Wake up, America! Bring back industry
``Every business is in the business of making money.'' This is the shortsighted thinking behind the problem. It used to be five- to 10-year plans, then quarterly, now it's almost daily performance to keep a favorable Wall Street image.
Result: cooking up books, corporate moves to tax-free havens, ruthlessly discarding the most valuable ``human assets,'' moving overseas, so on and so forth.
About 25 years ago when computer technology was still in its infancy, the common feeling was that in the future we would have only high-paying, highly technical and service-oriented jobs, whereas all the manufacturing jobs would move to Third World countries. The fact is, today manufacturing jobs are being exported but so are the high-tech jobs. If this trend continues, we will have only two job categories: the highly paid traders called business executives and the very low-paid restaurant and cleaning workers.
Nations that depend on trading only and have no industrial base are gravely insecure in the world. The real power and prosperity of people come from a strong industrial and technical base.
The present trend will quickly wipe out the middle class, leaving a few very rich and the majority very poor. We must learn from other countries where such situations exist, mostly autocratic regimes. Democracy can survive only when the masses are satisfied with their financial means.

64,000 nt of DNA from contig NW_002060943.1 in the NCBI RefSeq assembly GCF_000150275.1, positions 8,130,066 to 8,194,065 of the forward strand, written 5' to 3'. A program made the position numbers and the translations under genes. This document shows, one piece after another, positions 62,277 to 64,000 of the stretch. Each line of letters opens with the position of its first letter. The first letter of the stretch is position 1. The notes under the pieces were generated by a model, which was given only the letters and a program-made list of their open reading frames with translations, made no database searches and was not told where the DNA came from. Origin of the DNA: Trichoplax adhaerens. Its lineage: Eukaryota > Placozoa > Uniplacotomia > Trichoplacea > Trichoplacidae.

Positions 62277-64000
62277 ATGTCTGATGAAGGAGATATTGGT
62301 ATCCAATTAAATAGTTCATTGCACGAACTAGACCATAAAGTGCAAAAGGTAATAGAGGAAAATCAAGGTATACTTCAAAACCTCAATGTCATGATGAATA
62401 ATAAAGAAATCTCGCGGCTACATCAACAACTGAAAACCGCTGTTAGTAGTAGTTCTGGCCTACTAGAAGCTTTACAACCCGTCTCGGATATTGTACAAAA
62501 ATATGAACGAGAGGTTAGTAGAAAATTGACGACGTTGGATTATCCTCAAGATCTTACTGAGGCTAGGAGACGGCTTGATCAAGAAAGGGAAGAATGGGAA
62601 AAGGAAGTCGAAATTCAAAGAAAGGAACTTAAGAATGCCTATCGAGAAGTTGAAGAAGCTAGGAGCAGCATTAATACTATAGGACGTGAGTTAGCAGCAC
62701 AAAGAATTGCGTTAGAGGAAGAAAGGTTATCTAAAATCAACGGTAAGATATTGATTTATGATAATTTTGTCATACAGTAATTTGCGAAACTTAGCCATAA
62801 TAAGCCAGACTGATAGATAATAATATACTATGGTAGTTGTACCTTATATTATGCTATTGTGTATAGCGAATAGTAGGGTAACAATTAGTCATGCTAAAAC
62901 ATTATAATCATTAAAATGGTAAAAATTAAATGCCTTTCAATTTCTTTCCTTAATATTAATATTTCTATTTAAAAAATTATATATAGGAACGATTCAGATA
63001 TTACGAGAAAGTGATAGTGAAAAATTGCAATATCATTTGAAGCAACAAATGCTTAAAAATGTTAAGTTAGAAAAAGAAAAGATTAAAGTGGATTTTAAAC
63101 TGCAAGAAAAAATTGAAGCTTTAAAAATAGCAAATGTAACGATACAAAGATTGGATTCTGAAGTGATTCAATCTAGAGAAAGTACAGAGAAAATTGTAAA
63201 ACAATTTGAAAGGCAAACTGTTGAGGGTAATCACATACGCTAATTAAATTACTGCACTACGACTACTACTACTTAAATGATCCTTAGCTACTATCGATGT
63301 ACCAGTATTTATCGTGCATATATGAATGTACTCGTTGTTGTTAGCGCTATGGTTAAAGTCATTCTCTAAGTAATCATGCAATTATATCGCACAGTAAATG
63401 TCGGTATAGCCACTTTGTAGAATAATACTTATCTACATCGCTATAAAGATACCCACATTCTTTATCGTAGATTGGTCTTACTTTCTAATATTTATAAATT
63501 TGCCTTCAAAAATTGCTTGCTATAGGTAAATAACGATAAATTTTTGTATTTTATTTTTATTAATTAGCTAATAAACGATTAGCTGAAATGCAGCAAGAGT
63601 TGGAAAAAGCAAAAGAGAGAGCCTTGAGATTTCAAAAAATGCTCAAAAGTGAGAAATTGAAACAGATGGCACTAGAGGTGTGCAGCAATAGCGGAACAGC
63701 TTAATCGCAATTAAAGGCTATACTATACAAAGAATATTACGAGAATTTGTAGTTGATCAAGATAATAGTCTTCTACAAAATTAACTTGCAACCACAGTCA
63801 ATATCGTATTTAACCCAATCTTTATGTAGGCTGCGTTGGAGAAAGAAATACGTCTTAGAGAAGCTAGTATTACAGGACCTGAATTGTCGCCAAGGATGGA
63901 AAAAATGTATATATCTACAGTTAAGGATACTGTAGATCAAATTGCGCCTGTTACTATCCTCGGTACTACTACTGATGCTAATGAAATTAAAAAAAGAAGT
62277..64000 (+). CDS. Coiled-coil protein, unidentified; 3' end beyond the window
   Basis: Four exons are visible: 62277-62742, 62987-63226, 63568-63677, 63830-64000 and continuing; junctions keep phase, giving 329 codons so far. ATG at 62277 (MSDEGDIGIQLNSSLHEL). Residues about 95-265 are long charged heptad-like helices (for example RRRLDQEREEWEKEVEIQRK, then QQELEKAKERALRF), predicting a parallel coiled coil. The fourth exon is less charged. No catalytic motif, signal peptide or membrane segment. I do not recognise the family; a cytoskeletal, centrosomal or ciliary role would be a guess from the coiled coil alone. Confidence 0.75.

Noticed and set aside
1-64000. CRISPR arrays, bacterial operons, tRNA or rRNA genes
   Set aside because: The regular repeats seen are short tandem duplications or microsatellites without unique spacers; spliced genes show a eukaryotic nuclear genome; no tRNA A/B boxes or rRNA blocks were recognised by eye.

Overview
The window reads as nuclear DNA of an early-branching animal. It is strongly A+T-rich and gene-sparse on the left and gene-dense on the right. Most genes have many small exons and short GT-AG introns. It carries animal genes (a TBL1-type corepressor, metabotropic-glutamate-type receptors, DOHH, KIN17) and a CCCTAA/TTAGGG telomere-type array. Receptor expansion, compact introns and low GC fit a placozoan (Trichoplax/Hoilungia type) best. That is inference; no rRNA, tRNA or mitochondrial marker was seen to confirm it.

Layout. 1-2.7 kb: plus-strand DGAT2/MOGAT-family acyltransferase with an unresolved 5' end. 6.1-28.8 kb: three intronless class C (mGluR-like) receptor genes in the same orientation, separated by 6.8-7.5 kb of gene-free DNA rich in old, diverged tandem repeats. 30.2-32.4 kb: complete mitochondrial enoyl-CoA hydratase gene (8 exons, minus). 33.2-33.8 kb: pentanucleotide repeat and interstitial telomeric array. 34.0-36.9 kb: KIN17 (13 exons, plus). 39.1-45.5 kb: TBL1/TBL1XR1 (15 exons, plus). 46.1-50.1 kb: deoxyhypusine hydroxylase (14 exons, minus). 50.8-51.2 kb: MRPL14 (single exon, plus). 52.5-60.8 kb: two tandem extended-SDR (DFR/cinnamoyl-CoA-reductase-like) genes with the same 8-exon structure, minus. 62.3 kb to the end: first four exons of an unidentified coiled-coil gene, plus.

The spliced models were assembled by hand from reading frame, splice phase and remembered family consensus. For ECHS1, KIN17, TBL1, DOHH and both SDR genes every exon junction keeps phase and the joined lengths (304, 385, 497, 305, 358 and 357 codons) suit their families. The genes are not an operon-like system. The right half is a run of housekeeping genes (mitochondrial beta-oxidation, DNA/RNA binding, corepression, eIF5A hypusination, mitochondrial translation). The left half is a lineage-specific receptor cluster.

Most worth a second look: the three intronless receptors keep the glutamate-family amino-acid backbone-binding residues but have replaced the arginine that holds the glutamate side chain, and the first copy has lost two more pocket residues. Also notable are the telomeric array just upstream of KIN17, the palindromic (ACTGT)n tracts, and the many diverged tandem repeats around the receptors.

What can we do? Wake up! We must participate in the political process to maintain the checks and balances for the preservation of the industrial base. No more inefficient monopolies, no more manipulation by special interests, no more corrupt business executives. The system must give an exemplary punishment.
Let's bring America back to innovation, its industrial strength and its true democratic, humane and moral base.
I am not suggesting protectionism or isolation. We should participate in global business. We can use technological superiority to manufacture high-quality products at competitive costs.
Transition to green is not an easy task
With regard to the Feb. 23 Viewpoint, ``Environment serious to the industry, too,'' I am heartened to see both a review of the Global Plastics Environmental Conference and a call for more environmental action.
While most people are in agreement that environmental stewardship is important and desirable, it is not so easy for companies to initiate changes that will lead to improved environmental performance and cost-savings.
It is clear that more needs to be done. Perhaps Plastics News can run some features on companies that have been successful in implementing green programs, from companywide recycling programs to green buildings and new technologies that create jobs. This will promote a positive spin on the issue so companies and employees can work with enthusiasm toward a goal that will benefit us all.
Conor P. Carlin